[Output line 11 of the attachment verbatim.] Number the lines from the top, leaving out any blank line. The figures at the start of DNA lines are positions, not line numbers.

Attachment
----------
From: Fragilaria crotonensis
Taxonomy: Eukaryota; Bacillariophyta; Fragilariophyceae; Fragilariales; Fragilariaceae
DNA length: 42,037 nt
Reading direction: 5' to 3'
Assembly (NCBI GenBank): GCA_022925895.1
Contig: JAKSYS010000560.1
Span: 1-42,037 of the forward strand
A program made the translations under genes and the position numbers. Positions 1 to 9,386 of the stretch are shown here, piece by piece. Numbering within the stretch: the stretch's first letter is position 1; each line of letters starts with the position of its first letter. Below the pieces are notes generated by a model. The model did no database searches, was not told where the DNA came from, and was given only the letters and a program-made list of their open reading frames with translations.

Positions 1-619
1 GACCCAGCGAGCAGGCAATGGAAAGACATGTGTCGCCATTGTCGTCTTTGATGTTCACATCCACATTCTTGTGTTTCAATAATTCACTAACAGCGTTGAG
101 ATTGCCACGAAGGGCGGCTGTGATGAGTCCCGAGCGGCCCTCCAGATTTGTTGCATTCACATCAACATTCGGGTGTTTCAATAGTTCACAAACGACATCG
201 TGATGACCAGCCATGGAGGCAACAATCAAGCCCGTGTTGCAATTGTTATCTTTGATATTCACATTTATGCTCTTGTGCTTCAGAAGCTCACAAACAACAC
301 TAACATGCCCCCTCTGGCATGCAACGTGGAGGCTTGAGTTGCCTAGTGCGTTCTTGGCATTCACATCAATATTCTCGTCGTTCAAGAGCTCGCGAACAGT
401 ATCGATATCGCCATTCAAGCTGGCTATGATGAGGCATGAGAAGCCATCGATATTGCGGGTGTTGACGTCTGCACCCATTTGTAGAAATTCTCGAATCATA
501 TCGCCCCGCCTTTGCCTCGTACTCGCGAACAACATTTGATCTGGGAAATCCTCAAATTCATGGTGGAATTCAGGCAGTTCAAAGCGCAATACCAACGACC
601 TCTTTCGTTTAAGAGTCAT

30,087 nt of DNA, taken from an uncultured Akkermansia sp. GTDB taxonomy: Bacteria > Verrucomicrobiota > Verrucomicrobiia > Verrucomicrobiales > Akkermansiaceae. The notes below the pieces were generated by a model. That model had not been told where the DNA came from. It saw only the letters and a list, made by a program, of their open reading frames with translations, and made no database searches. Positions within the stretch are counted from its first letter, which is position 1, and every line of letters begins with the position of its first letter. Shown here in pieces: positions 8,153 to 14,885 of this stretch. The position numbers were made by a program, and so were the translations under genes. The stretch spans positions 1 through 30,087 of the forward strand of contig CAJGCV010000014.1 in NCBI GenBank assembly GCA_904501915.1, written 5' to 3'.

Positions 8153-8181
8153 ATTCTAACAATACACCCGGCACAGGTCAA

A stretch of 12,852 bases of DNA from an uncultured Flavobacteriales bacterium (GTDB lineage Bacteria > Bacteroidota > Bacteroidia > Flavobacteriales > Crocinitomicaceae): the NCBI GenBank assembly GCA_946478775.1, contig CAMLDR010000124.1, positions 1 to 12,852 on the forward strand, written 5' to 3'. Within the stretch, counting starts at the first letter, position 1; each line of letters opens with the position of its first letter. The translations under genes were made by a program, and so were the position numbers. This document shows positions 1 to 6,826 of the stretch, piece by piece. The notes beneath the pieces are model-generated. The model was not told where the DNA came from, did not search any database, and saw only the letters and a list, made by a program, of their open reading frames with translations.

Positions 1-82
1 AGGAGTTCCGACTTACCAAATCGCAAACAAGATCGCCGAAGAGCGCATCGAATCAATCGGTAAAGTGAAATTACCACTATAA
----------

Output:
101 ATTGCCACGAAGGGCGGCTGTGATGAGTCCCGAGCGGCCCTCCAGATTTGTTGCATTCACATCAACATTCGGGTGTTTCAATAGTTCACAAACGACATCG